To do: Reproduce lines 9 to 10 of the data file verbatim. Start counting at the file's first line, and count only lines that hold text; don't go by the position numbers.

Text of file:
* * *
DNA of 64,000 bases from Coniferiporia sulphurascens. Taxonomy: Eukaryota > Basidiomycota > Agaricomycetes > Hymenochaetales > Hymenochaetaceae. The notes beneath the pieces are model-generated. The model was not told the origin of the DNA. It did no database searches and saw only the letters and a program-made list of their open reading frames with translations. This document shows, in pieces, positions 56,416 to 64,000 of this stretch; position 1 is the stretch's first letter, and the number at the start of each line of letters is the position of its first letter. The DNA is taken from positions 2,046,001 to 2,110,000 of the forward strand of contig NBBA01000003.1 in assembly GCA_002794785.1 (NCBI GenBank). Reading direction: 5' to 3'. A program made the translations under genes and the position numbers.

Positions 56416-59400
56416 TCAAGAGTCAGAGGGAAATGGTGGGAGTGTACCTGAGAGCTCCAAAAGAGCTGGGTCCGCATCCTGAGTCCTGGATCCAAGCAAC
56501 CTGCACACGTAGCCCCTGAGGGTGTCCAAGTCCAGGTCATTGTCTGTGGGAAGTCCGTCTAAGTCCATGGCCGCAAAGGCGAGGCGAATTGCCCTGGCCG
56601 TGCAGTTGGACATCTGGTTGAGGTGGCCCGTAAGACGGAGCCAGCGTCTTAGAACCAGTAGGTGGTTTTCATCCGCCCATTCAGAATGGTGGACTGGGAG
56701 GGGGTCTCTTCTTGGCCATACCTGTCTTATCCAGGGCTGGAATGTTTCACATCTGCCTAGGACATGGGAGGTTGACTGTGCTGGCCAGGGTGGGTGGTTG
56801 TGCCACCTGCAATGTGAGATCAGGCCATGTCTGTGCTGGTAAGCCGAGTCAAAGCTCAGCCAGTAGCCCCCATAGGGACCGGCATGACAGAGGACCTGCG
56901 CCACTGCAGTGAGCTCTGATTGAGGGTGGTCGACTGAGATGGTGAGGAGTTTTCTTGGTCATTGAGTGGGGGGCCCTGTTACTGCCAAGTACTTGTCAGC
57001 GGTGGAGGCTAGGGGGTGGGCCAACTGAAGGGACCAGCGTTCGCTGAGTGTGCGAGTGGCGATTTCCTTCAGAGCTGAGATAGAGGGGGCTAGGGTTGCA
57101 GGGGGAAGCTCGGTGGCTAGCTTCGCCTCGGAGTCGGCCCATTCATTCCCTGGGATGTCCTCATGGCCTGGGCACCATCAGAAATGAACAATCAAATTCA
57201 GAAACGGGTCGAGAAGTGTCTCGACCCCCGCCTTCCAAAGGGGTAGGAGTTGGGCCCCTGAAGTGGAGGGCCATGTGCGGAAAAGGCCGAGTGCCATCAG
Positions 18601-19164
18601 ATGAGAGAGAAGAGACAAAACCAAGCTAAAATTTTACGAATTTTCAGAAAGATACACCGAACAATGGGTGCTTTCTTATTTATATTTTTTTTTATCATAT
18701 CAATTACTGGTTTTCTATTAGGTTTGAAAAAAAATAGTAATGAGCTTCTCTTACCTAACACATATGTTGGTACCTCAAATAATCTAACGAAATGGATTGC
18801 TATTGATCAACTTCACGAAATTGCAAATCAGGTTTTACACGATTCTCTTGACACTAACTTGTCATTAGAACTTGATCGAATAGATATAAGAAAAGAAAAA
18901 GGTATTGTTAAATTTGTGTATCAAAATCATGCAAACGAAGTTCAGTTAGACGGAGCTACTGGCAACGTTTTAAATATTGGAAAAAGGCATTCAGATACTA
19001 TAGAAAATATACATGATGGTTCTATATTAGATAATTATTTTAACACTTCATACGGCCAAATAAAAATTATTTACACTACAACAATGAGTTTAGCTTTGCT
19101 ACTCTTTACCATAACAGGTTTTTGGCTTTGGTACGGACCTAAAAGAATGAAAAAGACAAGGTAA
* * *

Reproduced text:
57001 GGTGGAGGCTAGGGGGTGGGCCAACTGAAGGGACCAGCGTTCGCTGAGTGTGCGAGTGGCGATTTCCTTCAGAGCTGAGATAGAGGGGGCTAGGGTTGCA
57101 GGGGGAAGCTCGGTGGCTAGCTTCGCCTCGGAGTCGGCCCATTCATTCCCTGGGATGTCCTCATGGCCTGGGCACCATCAGAAATGAACAATCAAATTCA